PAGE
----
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When Trump first started to campaign, his statements about the Israel-Palestinian conflict were contradictory and unclear. I think he was trying to find his footing on this complicated and controversial subject. If we look at the journey we’ve all taken with him, we might draw some interesting projections about the future. I’d like to reflect on some of the highlights of his candidacy and his time as President regarding his actions on Israel and the Palestinians.
During his candidacy, he told the Republican National Convention regarding the peace process, “I alone can fix it.” But The Atlantic pointed out:
…the peace process is not a matter of willpower, and it’s not a matter of one person, even the U.S. president. Trump seemed to finally start to grasp just how advanced the level of difficulty on this is while giving remarks with Netanyahu later on Monday night [May 2017].
‘I’ve heard it’s one of the toughest deals of all,’ he said. ‘But I have a feeling that we’re going to get there. Eventually.’
Trump then sent Jared Kushner and Jason Greenblatt, the president’s lead envoy in the Middle East, to discuss peace talks, first in June, then in August 2017. He asked them to focus on the fight against extremism, the humanitarian crisis in Gaza, and future economic steps as well as plans for security, stability, and prosperity. No plans for arranging talks came out of those meetings, but Kushner and Greenblatt stated they were working on a peace plan with Dina Powell, Deputy National Security Advisor and David Friedman, Ambassador to Israel. I also suspect that they reinforced Trump’s understanding that negotiating peace was going to be very difficult.
The next major step by Trump just happened in December 2017: he recognized Jerusalem as the capital of Israel. (Please note he didn’t “declare” this truth, but simply acknowledged it.) Trump said:
‘I have determined that it is time to officially recognize Jerusalem as the capital of Israel. I’ve judged this course of action to be in the best interest of the United States of America and the pursuit of peace between Israel and the Palestinians,’ he said from the White House.
The president said that since 1995, when Congress passed the Jerusalem Embassy Act, his predecessors had delayed implementing the act because of fears that it would harm efforts to achieve a peace agreement in the Middle East.
But, he added, ‘after more than two decades of waivers, we are no closer to a lasting peace agreement between Israel and the Palestinians. It would be folly to assume that repeating the exact same formula would now produce a different or better result.’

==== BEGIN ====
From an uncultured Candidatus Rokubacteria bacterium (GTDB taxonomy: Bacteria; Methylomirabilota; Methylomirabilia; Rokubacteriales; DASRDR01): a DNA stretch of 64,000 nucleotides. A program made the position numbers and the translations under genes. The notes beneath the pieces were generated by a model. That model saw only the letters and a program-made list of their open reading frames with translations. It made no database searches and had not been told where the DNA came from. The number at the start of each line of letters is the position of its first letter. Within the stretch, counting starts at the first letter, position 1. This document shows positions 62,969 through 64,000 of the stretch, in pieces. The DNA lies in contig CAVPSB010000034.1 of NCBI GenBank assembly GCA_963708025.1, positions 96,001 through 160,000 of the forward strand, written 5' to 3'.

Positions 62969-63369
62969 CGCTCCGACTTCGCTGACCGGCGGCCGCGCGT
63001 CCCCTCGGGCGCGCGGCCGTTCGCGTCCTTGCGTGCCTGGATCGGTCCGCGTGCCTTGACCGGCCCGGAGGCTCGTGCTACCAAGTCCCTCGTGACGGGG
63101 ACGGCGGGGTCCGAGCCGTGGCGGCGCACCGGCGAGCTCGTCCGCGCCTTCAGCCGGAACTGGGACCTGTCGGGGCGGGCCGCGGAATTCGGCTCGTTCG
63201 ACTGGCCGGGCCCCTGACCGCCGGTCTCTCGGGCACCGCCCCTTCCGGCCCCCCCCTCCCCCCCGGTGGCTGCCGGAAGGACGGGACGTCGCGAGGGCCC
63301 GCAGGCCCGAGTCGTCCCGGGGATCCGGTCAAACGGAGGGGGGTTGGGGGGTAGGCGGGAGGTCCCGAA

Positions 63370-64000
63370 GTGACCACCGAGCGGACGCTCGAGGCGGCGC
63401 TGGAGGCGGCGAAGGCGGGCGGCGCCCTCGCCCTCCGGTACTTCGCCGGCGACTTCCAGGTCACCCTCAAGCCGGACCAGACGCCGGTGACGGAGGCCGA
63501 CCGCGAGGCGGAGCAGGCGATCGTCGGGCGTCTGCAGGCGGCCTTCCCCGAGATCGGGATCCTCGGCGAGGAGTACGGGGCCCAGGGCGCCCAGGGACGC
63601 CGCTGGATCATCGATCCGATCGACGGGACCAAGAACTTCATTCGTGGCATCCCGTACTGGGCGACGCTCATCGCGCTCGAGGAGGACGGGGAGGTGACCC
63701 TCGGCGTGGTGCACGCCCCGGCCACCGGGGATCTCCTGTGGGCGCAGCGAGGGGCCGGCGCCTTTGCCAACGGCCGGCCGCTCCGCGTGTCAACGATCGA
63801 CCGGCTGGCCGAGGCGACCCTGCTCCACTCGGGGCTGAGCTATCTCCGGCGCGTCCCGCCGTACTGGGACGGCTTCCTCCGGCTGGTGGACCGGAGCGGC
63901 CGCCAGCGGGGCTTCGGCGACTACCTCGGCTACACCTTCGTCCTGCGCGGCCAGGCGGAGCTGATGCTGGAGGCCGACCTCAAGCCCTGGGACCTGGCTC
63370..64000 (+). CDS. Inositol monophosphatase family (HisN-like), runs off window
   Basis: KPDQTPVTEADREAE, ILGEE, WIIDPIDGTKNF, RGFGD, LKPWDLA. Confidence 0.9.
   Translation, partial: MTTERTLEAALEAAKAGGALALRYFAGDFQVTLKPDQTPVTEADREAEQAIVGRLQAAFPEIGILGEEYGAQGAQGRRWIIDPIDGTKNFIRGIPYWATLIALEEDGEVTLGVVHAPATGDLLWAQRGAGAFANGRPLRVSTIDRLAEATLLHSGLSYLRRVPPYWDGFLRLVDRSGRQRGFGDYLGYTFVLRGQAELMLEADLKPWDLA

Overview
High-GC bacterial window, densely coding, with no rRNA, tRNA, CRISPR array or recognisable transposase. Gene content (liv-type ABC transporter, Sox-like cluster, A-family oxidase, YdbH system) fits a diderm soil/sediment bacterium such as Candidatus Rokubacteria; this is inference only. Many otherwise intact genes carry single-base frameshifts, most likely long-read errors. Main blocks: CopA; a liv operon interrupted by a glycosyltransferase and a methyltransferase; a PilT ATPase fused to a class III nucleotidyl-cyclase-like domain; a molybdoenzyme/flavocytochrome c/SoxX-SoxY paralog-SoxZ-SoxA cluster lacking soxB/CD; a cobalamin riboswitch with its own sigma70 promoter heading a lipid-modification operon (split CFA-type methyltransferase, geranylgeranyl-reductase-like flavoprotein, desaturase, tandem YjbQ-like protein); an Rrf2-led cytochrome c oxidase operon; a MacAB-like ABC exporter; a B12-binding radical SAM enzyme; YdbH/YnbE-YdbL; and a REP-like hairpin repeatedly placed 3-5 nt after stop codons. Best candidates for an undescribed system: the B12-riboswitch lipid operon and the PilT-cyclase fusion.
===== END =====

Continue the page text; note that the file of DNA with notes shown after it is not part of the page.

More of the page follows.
Trump’s decision to make this statement after more than 20 years of stalling by other presidents indicates a shift in his perspective on the Israeli-Palestinian conflict. I think he realizes that delays in that decision have contributed nothing to the peace process. I also believe he recognizes that the chance of the Palestinians coming to the table and making any concessions is highly unlikely. And finally, I think he is making a statement to the world that dealing with the reality of an intransigent Palestinian leadership, and the right of Israel to exist and claim its homeland should be on everyone’s radar screen.
In the meantime, the Palestinians have not stopped their terrorist activities, particularly from Gaza. Congress created the Taylor Force Act, which was intended to stop our indirect funding of terrorism. The original bill had two major factors: that funding to the Palestinians would be stopped if they did not 1) recognize Israel’s right to exist, and 2) commit to stopping the payment to family members of terrorists. On December 7, the bill passed the House — with both of those critical factors missing — and has been sent to the Senate. It’s unclear whether those points will be restored or ignored.
I find it interesting that with the passing of what might be a feckless bill, President Trump authorized Nikki Haley’s threat to withdraw funds from the UNRWA (the United Nations Relief and Works Agency for Palestine Refugees in the Near East). Caroline Glick reports on the significance of this potential action:
If Iran is Hamas’s greatest state sponsor, UNRWA is its partner. UNRWA is headquartered in Gaza. It is the UN’s single largest agency. It has more than 11,500 employees in Gaza alone. UNRWA’s annual budget is in excess of $1.2 billion. Several hundred million each year is spent in Gaza. The US is UNRWA’s largest funder. In 2016, it transferred more than $368m. to UNRWA.
For the past decade, the Center for Near East Policy Research has copiously documented how UNRWA in Gaza is not an independent actor. Rather it is an integral part of Hamas’s regime in Gaza.
She also reported:
Missiles, rockets and mortars have been stored in and fired from UNRWA schools and clinics.
UNRWA teachers and students have served as human shields for Hamas missile launches against Israel.
UNRWA ambulances have been used to ferry weapons, including mortars, and terrorists.
UNRWA officials have served as Hamas mouthpieces in their propaganda war against Israel.
It sounds like Trump has figured out the potential of a peace plan between Israel and the Palestinians is not good. He has spoken to Netanyahu and Abbas; he has received assessments from Jared Kushner and Jason Greenblatt, who met with both groups and their leaders; he has watched the biased behavior of the United Nations toward Israel and the Palestinians; he has seen the rejection of Israel’s policies and the pandering to Palestinians from countries all over the world; and the Palestinians recently rejected the support of the US in the peace process. It seems pretty clear: Donald Trump is developing a plan for the US role with Israel and the Palestinians and he isn’t looking for permission to actualize his goals.
What do you think?